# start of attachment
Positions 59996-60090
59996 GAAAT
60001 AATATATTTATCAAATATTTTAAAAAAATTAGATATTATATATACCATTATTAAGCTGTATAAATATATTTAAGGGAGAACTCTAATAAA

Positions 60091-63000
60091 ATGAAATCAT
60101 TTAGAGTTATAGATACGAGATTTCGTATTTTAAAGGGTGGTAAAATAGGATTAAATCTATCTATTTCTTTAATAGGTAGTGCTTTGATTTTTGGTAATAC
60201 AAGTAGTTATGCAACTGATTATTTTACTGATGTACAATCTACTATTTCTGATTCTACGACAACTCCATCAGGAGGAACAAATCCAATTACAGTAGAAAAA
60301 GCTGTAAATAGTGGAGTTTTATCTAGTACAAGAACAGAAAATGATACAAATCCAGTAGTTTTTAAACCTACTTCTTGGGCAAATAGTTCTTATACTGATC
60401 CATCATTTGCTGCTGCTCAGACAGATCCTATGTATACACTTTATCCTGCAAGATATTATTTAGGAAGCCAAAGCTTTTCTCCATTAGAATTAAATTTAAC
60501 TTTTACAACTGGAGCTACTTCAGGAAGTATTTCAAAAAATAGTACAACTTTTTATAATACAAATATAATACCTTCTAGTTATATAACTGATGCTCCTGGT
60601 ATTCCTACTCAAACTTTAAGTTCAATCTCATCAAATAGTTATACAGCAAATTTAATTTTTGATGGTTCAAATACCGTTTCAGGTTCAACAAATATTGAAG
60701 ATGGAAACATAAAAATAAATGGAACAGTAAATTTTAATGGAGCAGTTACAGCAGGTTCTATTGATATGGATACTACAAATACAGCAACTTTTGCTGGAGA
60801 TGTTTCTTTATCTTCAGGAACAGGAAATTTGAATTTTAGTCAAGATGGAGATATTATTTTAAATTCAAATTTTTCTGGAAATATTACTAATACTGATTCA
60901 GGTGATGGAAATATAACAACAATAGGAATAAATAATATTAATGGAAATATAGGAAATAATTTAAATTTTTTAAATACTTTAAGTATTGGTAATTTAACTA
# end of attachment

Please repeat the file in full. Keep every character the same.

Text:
Positions 59996-60090
59996 GAAAT
60001 AATATATTTATCAAATATTTTAAAAAAATTAGATATTATATATACCATTATTAAGCTGTATAAATATATTTAAGGGAGAACTCTAATAAA

Positions 60091-63000
60091 ATGAAATCAT
60101 TTAGAGTTATAGATACGAGATTTCGTATTTTAAAGGGTGGTAAAATAGGATTAAATCTATCTATTTCTTTAATAGGTAGTGCTTTGATTTTTGGTAATAC
60201 AAGTAGTTATGCAACTGATTATTTTACTGATGTACAATCTACTATTTCTGATTCTACGACAACTCCATCAGGAGGAACAAATCCAATTACAGTAGAAAAA
60301 GCTGTAAATAGTGGAGTTTTATCTAGTACAAGAACAGAAAATGATACAAATCCAGTAGTTTTTAAACCTACTTCTTGGGCAAATAGTTCTTATACTGATC
60401 CATCATTTGCTGCTGCTCAGACAGATCCTATGTATACACTTTATCCTGCAAGATATTATTTAGGAAGCCAAAGCTTTTCTCCATTAGAATTAAATTTAAC
60501 TTTTACAACTGGAGCTACTTCAGGAAGTATTTCAAAAAATAGTACAACTTTTTATAATACAAATATAATACCTTCTAGTTATATAACTGATGCTCCTGGT
60601 ATTCCTACTCAAACTTTAAGTTCAATCTCATCAAATAGTTATACAGCAAATTTAATTTTTGATGGTTCAAATACCGTTTCAGGTTCAACAAATATTGAAG
60701 ATGGAAACATAAAAATAAATGGAACAGTAAATTTTAATGGAGCAGTTACAGCAGGTTCTATTGATATGGATACTACAAATACAGCAACTTTTGCTGGAGA
60801 TGTTTCTTTATCTTCAGGAACAGGAAATTTGAATTTTAGTCAAGATGGAGATATTATTTTAAATTCAAATTTTTCTGGAAATATTACTAATACTGATTCA
60901 GGTGATGGAAATATAACAACAATAGGAATAAATAATATTAATGGAAATATAGGAAATAATTTAAATTTTTTAAATACTTTAAGTATTGGTAATTTAACTA